halloween 1978 theme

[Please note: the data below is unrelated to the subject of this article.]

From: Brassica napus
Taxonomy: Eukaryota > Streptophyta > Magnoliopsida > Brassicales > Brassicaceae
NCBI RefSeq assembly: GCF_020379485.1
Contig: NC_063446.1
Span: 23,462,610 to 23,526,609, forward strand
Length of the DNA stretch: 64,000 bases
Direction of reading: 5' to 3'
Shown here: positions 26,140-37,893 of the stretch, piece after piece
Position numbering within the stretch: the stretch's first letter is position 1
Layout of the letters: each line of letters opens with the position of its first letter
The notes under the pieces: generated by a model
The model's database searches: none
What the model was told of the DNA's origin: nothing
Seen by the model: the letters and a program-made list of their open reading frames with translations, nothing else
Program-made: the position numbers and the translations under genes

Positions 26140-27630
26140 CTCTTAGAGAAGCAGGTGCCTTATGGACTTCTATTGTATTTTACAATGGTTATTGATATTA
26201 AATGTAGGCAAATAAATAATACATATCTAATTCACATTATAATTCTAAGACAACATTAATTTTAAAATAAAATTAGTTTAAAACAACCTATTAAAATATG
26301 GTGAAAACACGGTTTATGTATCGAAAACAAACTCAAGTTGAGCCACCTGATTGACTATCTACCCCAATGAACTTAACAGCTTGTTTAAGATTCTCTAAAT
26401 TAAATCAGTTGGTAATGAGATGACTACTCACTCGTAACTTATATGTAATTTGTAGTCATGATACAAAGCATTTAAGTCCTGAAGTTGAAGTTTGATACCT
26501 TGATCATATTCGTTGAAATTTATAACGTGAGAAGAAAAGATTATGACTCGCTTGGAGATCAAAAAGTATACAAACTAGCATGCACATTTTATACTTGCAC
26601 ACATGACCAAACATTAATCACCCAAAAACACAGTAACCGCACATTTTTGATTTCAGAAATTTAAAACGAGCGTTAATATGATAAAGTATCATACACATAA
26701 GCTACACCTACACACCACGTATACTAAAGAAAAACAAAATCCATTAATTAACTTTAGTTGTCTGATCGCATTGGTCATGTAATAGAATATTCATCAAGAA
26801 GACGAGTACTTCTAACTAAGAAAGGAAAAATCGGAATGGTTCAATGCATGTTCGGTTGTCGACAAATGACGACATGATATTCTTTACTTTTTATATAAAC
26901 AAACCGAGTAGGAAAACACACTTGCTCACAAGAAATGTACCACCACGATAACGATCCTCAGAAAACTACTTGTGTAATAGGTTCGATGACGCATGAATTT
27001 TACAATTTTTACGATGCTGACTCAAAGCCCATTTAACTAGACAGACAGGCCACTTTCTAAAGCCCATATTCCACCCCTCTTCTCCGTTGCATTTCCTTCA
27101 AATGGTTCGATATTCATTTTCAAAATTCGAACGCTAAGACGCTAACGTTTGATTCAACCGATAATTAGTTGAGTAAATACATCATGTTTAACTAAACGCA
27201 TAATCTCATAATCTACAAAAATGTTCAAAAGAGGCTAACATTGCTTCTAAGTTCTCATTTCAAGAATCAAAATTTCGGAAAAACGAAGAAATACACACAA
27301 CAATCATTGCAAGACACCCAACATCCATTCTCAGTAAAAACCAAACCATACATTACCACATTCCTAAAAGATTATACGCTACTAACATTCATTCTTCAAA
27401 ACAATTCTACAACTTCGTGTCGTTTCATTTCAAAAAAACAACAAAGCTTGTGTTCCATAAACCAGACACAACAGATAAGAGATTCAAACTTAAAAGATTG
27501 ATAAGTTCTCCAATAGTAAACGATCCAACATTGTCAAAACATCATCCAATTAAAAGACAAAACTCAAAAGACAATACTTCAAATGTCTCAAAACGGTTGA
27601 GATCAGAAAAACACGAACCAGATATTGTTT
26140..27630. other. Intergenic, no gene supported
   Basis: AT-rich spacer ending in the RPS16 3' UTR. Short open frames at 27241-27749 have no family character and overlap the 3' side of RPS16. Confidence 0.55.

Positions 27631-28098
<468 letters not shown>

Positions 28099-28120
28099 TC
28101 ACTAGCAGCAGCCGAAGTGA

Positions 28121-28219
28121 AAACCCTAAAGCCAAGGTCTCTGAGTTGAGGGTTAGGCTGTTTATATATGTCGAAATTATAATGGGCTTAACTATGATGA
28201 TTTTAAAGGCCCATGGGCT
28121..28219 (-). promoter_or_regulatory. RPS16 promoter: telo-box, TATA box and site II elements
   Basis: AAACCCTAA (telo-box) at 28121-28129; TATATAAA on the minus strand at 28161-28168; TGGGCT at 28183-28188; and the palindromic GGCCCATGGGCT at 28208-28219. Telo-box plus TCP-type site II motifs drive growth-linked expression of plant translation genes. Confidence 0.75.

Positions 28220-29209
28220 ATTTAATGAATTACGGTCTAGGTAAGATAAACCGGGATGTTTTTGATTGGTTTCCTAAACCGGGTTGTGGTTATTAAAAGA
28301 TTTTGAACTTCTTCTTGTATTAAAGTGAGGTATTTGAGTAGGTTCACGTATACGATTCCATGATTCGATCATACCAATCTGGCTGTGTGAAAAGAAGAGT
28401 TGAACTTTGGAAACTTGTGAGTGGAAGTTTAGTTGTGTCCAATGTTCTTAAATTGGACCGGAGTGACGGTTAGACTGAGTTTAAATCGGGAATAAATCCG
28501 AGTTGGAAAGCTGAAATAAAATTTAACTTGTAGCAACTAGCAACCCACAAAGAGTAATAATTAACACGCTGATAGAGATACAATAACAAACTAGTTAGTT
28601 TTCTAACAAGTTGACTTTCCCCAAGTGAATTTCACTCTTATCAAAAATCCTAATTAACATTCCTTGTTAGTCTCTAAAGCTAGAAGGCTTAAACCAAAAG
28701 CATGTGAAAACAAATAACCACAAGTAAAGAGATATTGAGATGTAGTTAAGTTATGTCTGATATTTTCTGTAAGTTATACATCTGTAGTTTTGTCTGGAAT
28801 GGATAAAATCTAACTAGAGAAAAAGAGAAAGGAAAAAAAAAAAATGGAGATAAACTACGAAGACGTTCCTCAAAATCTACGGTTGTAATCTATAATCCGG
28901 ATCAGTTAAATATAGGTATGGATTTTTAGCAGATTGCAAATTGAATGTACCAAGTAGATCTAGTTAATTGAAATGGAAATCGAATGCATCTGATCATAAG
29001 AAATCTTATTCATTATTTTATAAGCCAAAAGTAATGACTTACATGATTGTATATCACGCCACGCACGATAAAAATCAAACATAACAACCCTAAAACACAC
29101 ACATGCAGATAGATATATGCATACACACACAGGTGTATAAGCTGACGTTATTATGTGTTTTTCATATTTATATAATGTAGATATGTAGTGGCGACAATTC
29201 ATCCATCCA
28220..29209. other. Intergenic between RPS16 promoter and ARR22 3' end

[104] Over the ensuing years, Anchor Bay re-released the film on DVD in various editions; among these were an "extended edition," released in 1999, which features the original theatrical release with the scenes that were shot for the broadcast TV version edited in at their proper places. "[22] Carpenter's experience inspired the characterization that Loomis gave of Michael to Sheriff Brackett in the film. "[128], The dangers of suburbia is another major theme that runs throughout the film and the slasher genre at large: Pat Gill states that slasher films "seem to mock white flight to gated communities, in particular the attempts of parents to shield their children from the dangerous influences represented by the city. Even without considering the third film, the Halloween series contains continuity issues, which some sources attribute to the different writers and directors involved in each film.[156]. Pauline Kael wrote a scathing review in The New Yorker suggesting that "Carpenter doesn't seem to have had any life outside the movies: one can trace almost every idea on the screen to directors such as Hitchcock and Brian De Palma and to the Val Lewton productions" and claiming that "Maybe when a horror film is stripped of everything but dumb scariness—when it isn't ashamed to revive the stalest device of the genre (the escaped lunatic)—it satisfies part of the audience in a more basic, childish way than sophisticated horror pictures do. "[84] Susan Stark of the Detroit Free Press branded Halloween a burgeoning cult film at the time of its release, describing it as "moody in the extreme" and praising its direction and music. In addition to the film's critical and commercial success, Carpenter's self-composed "Halloween Theme" became recognizable apart from the film. [69], The soundtrack was first released in the United States in October 1983, by Varèse Sarabande/MCA. "[87] Lou Cedrone of The Baltimore Evening Sun referred to it as "tediously familiar" and whose only notable element is "Jamie Lee Curtis, whose performance as the intended fourth victim, is well above the rest of the film. Stereo Remix Engineer – Alan Howarth. Songs start at $0.99. "[81], The Los Angeles Times deemed the film a "well-made but empty and morbid thriller,"[83] while Bill von Maurer of The Miami Times felt it was "surprisingly good," noting: "Taken on its own level, Halloween is a terrifying movie—if you are the right age and the right mood. It has never been the theme in a film. "[144], A mass market paperback novelization of the same name, written by Curtis Richards (a pseudonym that was used by author Richard Curtis), was published by Bantam Books in 1979. The opening from Halloween (1978). Fifteen years later, he escapes and returns to his hometown, where he stalks a female babysitter and her friends, while under pursuit by his psychiatrist. "[11] By Hill's recollection, the script took three weeks to write,[20] and much of the inspiration behind the plot came from Celtic traditions of Halloween such as the festival of Samhain. [11][68], Some songs can be heard in the film, one being an untitled song performed by Carpenter and a group of his friends who formed a band called The Coupe De Villes. [131], Michael is thought by some to represent evil in the film. He liked Black Christmas and may have been influenced by it, but in no way did John Carpenter copy the idea. The new scene had Laurie's hair hidden by a towel, since Curtis was by then wearing a much shorter hairstyle than she had worn in 1978. Unsurprised, he stares off into the night as Laurie begins to sob. "[37], Another relatively unknown actress, Nancy Kyes (credited in the film as Nancy Loomis), was cast as Laurie's outspoken friend Annie Brackett, daughter of Haddonfield sheriff Leigh Brackett (Charles Cyphers). [60] Local families dressed their children in Halloween costumes for trick-or-treat scenes. By submitting, you agree to receive donor-related emails from the Internet Archive. "[88] Tom Allen of The Village Voice praised the film in his November 1978 review, noting it as sociologically irrelevant but ceding its Hitchcock-like technique as effective and "the most honest way to make a good schlock film". [57] Filming locations included South Pasadena, California; Garfield Elementary School in Alhambra, California; and the cemetery at Sierra Madre, California. He knows Michael is coming back to Haddonfield, but by the time the town realizes it, it'll be too late for many people. "[135] Roger Ebert remarks, "It's easy to create violence on the screen, but it's hard to do it well. He originally wanted to cast Anne Lockhart, the daughter of June Lockhart from Lassie, as Laurie Strode. Second, he told me he didn't want to take any fees, and that showed he had confidence in the project". After the negative critical and commercial reception for Season of the Witch, the filmmakers brought back Michael Myers in Halloween 4: The Return of Michael Myers. Carpenter is uncannily skilled, for example, at the use of foregrounds in his compositions, and everyone who likes thrillers knows that foregrounds are crucial . [48] Moran was paid $250 for his appearance. [132] Myers was raised in a suburban household and after he escapes the mental hospital he returns to his hometown to kill again; Myers is a product of the suburban environment. Audiences have been heard screaming at its horrifying climaxes". [18][64] It took Carpenter three days to compose the entire score for the film. There's always a house down the lane that somebody was killed in, or that somebody went crazy in. To Carpenter, keeping the audience guessing was better than explaining away the character with "he's cursed by some..."[31], Carpenter has described Halloween as: "True crass exploitation. Halloween is a 1978 American independent slasher film directed and scored by John Carpenter, co-written with producer Debra Hill, and starring Donald Pleasence and Jamie Lee Curtis in her film debut. Donald Pleasence as Doctor Samuel LoomisJamie Lee Curtis as Laurie StrodeNancy Loomis as Annie BrackettP. [148] In another effort to save money, most versions of the game did not even have a label on the cartridge. Early VHS versions were released by Media Home Entertainment. He repeatedly sets up anticipation of a shock and delays the shock for varying lengths of time. [111] In September 2014, Scream Factory teamed with Anchor Bay Entertainment to release the film as part of a Blu-ray boxed set featuring every film in the series (up to 2009's Halloween II), made available as in a standard and limited edition.[112]. Akkad worried over the tight, four-week schedule, low budget, and Carpenter's limited experience as a filmmaker, but told Fangoria: "Two things made me decide. Tons of awesome Halloween movie wallpapers to download for free. One was labeled "1981" suggesting that it was additional footage for the television version of the film. [4] It grossed $1,270,000 from 198 theatres across the U.S. (including 72 in New York City and 98 in Southern California) in its opening week. [141][142] Due to its popularity, Halloween became a blueprint for success that many other horror films, such as Friday the 13th and A Nightmare on Elm Street, followed, and that others like Scream satirized. Record Label: Columbia. The killer stands speechless on the lawn, holding the bloody knife, a small boy in a satin clown suit with a newly-returned parent on each side shrieking in an attempt to find out what the spectacle means.[85]. A new documentary was screened before the film at all locations, titled You Can't Kill the Boogeyman: 35 Years of Halloween, written and directed by HalloweenMovies.com webmaster Justin Beahm. Jamie Lee Curtis was initially interested in the … [55][56] Much of the filming was completed using a Steadicam, a then-new camera that allowed the filmmakers to move around spaces smoothly. [33] Christopher Lee was approached for the role; he too turned it down, although the actor later told Carpenter and Hill that declining the role was the biggest mistake he made during his career. [153] He, along with Alan Howarth, also composed the music for the second and third films. "[67] In the end credits, Carpenter bills himself as the "Bowling Green Philharmonic Orchestra" for performing the film's score, but he did receive assistance from composer Dan Wyman, a music professor at San José State University. Loomis shoots Michael six times, knocking him off the balcony. For example, the novel's version of Michael speaks during his time at the sanitarium;[146] in the film, Dr. Loomis states, "He hasn't spoken a word in fifteen years. Michael then poses as Bob in a ghost costume and confronts Lynda, who teases him to no effect. Carpenter tried to keep the audience guessing as to who Michael Myers really is—he is gone, and everywhere at the same time; he is more than human; he may be supernatural, and no one knows how he got that way. "[11] Many of the actors wore their own clothes, and Curtis' wardrobe was purchased at J.C. Penney for around $100. At a Flagship Theatre near you". [91] Once-dismissive critics became impressed by Carpenter's choice of camera angles and simple music, and surprised by the lack of blood and graphic violence. [11] Homage is paid to Alfred Hitchcock with two characters' names: Tommy Doyle is named after Lt. Det. ", In 1983, Halloween was adapted as a video game for the Atari 2600 by Wizard Video. He later got a call back and was told he had got the part. This idea is demonstrated in the film when Dr. Loomis discusses Michael's history with the sheriff. It begins exactly where Halloween ends and was intended to finish the story of Michael Myers and Laurie Strode. And when John came up with this fable of a town with a dark secret of someone who once lived there, and now that evil has come back, that's what made Halloween work. "Don't Fear the Reaper" by The Blue Oyster Cult is heard on the radio twice, right before Judith Myers and Lynda are killed. After viewing Carpenter's film Assault on Precinct 13 (1976) at the Milan Film Festival, independent film producer Irwin Yablans and financier Moustapha Akkad sought out Carpenter to direct a film for them about a psychotic killer that stalked babysitters. Halloween_1978_Theme 1 - Halloween 1978 Theme . [70], Halloween premiered on October 25, 1978, in downtown Kansas City, Missouri, at the AMC Empire theatre. They … [14] He and his then-girlfriend Debra Hill began drafting a story originally titled The Babysitter Murders. comment. The film was released by Lionsgate Home Entertainment in an Ultra HD Blu-ray and Blu-ray edition for the film's 40th anniversary. Addeddate 2010-09-15 00:42:34 Identifier Halloween_1978_Theme. [123], Other feminist scholars such as Carol J. Clover argue that despite the violence against women, Halloween and other slasher films turned women into heroines. The best tracks on this soundtrack are the Halloween Theme, Laurie's Theme, Michael Kills Judith, The Haunted House, The Shape Lurks, and The Shape Stalks. Halloween (1978) Directed by: John Carpenter Starring: Donald Pleasence, Jamie Lee Curtis, Nancy Loomis, P.J. The song is heard as Laurie steps into Annie's car on her way to babysit Tommy Doyle. The newly filmed scenes include Dr. Loomis at a hospital board review of Michael Myers and Dr. Loomis talking to a then-6-year-old Michael at Smith's Grove, telling him, "You've fooled them, haven't you, Michael? I can only imagine the result if they hadn't painted the mask white. [30] There, he visited a ward with his psychology classmates where "the most serious, mentally ill patients" were held. Primarily praised for Carpenter's direction and score and Curtis's performance, many credit the film as the first in a long line of slasher films inspired by Alfred Hitchcock's Psycho (1960) and Bob Clark's Black Christmas (1974). Believe me, I'm not. Despite the fact that Loomis saves Strode, Clover asserts that Halloween initiates the role of the "final girl" who ultimately triumphs in the end. The shot slowly moves closer and closer. Halloween popularized many tropes that have become completely synonymous with the slasher genre. [122], The film has often been cited[by whom?] Michael gets in and attacks her again, but she keeps him at bay by stabbing him with a knitting needle, a coat hanger, and his own knife, temporarily knocking him out each time, then tells Tommy and Lindsey to go to a neighbor's house down the street and have them call the police. [34] Yablans then suggested Pleasence, who agreed to star because his daughter Lucy, a guitarist, had enjoyed Assault on Precinct 13 for Carpenter's score. Will Sandin played the unmasked young Michael in the beginning of the film. [143], There are slasher films that predated Halloween, such as Silent Night, Bloody Night (1972), The Texas Chain Saw Massacre (1974) and Black Christmas (1974) which contained prominent elements of the slasher genre; both involving a group of teenagers being murdered by a stranger as well as having the final girl trope. HD wallpapers and background images [24] The low budget limited the number of big names that Carpenter could attract, and most of the actors received very little compensation for their roles. [11] Another song, "(Don't Fear) The Reaper" by classic rock band Blue Öyster Cult, appears in the film. [97], Many compared the film with the work of Alfred Hitchcock, although TV Guide calls comparisons made to Psycho "silly and groundless"[98] and some critics in the late 1980s and early 1990s blamed the film for spawning the slasher subgenre, which they felt had rapidly descended into sadism and misogyny. The next day on Halloween, high school student Laurie Strode drops off a key at the still unoccupied and dilapidated Myers home her father is trying to sell. [11] The role of Dr. Loomis was originally intended for Peter Cushing, who had recently appeared as Grand Moff Tarkin in Star Wars (1977); Cushing's agent rejected Carpenter's offer due to the low salary. I did a film about three years later, started a film with John Carpenter, it was his first film for Warner Bros. (which picked up Black Christmas), he asked me if I was ever gonna do a sequel and I said no. She remarks that Laurie's friends "think of their babysitting jobs as opportunities to share drinks and beds with their boyfriends. [78], In August 2006, Fangoria reported that Synapse Films had discovered boxes of negatives containing footage cut from the film. evil." More than once during the movie I looked around just to make sure that no one weird was sitting behind me. Moran was a struggling actor before he got the role. [27][15] Sheriff Leigh Brackett shared the name of a Hollywood screenwriter and frequent collaborator of Howard Hawks. Agreeing with Laurie that Michael is the "boogeyman," Loomis walks to the balcony and looks down to see that Michael has vanished. as an allegory on the virtue of sexual purity and the danger of casual sex, although Carpenter has explained that this was not his intent: "It has been suggested that I was making some kind of moral statement. MOVIE:Halloween (1978) by John Carpenter. Clover believes that killers in slasher films are fueled by a "psychosexual fury"[129] and that all the killings are sexual in nature. "[136] Carpenter's first-person point-of-view compositions were employed with steadicam; Telotte argues, "As a result of this shift in perspective from a disembodied, narrative camera to an actual character's eye ... we are forced into a deeper sense of participation in the ensuing action. [44] After Halloween, Castle became a director, taking the helm of films such as The Last Starfighter (1984), The Boy Who Could Fly (1986), Dennis the Menace (1993), and Major Payne (1995). [66] Carpenter stated in an interview, "I can play just about any keyboard, but I can't read or write a note.